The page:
It is especially hard to hold our tongue when someone has said something about us that we know to be false. How much of our speech throughout the day is nothing more than an attempt to justify ourselves or present ourselves in a better light? In modern parlance, we are “virtue signaling” when we try to correct other’s misperceptions.
When I was growing up I often heard the phrase “self-praise stinks” whenever someone was going on about how great they were. Leave the praising of yourself to others, and let others be the ones to criticize, to gossip, or to engage in all the endless chatter that pollutes our lives. Consider using the time your silence has afforded you for more beneficial endeavors.

Meditations – November 28, 2018

By Pastor Mike Ashman   Zion Lutheran Church, Jubilee
Dear Friends,
We are entering a spiritual wilderness—somewhere between here and there—sometime between now and then. Anyone who has taken children on a long drive will recognize the small voice which repeatedly asks, “Are we there yet.” Or if you care to have a more Bible reference, the people of God wandering in the wilderness repeatedly asking Moses, “Why on earth did you bring us out here?”
In our church, we have just celebrated Thanksgiving—and this is usually followed by (no, not Black Friday… but a good guess) the first Sunday in Advent. This year though, we have the anomaly where we have Christ the King Sunday stuck in the middle.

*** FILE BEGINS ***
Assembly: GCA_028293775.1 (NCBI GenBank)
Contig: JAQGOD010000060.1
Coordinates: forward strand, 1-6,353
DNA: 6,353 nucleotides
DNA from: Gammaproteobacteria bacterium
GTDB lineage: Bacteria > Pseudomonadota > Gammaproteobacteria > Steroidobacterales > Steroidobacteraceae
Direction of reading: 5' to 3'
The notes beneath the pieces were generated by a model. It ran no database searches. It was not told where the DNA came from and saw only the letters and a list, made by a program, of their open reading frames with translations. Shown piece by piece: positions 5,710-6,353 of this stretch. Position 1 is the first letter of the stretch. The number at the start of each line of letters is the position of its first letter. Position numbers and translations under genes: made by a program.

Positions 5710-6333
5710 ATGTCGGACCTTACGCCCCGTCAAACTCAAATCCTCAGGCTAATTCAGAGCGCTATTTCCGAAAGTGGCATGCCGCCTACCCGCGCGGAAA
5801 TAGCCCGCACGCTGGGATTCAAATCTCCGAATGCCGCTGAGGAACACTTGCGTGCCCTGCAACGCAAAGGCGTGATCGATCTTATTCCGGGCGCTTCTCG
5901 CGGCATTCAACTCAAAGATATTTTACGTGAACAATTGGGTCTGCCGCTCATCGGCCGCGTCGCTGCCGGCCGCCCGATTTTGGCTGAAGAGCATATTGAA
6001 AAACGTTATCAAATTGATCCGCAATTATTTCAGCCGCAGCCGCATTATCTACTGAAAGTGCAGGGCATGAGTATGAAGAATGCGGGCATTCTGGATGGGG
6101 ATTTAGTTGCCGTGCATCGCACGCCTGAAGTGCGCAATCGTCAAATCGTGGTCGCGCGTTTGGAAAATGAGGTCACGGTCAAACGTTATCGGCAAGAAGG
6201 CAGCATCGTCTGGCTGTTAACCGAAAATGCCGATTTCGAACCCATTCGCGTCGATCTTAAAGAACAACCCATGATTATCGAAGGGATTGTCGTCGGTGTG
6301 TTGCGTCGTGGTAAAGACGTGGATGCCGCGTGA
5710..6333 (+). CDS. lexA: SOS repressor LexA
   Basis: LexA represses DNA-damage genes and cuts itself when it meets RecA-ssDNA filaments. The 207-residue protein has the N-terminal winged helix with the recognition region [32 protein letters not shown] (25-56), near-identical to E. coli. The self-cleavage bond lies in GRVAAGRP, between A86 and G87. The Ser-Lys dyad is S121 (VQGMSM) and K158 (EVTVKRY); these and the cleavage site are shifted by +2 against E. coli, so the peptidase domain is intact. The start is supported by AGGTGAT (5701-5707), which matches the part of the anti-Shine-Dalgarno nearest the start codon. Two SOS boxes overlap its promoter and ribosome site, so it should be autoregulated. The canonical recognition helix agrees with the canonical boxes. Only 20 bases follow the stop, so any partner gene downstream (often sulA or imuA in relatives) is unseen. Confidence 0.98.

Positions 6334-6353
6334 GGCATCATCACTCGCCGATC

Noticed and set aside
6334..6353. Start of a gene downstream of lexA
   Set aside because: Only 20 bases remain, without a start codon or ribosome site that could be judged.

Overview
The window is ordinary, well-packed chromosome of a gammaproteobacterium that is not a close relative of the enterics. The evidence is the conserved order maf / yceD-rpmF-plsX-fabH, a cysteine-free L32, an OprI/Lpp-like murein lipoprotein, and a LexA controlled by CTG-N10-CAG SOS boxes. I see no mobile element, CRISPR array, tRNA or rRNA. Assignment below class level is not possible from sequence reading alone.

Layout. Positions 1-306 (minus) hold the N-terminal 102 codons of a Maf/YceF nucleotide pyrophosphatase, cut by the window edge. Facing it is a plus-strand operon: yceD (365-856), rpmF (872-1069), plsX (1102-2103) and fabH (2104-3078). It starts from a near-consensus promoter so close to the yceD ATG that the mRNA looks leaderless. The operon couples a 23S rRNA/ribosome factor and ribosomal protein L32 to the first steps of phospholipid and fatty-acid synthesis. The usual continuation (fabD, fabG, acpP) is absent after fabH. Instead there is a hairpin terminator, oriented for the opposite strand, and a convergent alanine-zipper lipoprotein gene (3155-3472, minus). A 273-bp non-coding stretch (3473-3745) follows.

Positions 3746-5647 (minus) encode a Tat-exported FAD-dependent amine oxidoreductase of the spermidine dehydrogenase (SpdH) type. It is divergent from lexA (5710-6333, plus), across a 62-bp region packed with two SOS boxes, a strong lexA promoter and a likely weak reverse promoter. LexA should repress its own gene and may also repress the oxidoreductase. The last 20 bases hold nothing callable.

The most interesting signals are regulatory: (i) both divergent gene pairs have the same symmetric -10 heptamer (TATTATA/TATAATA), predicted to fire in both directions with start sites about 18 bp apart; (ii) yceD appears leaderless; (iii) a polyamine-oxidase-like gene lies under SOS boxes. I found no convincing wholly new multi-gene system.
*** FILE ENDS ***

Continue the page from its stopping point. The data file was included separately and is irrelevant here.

“Stuck in the Middle”—now that is a concept I can relate to. The end of July I ended up in the hospital with second degree burns on my right arm and legs. This morning my legs reminded me that healing is far from complete. Getting up from any chair reminds me with a twinge of pain that my burns are still there. The other day I was asked again, “Are your legs healed yet?” Sounds familiar.
Rather than gripe and complain while in the middle of the wilderness—which is the most common activity—we should take this time to reflect and ponder how we got this far. The answer is grit, hard work and determination—just kidding—even though some might want to think in this manner. We are here by the sheer grace of God. All along this journey, God has been our steady companion, our guide and our muse.
As this snow flies this winter and the wind chills take away our breath, we remind ourselves that Spring is but a few days away (OK a few months). We look forward to a time when life returns to the barren earth. Likewise our spiritual wilderness will give way to a time of hope and joy—all in God’s time. Like the prophet Isaiah, may our words be filled with hope, not despair. God is here! Always has been and always will be!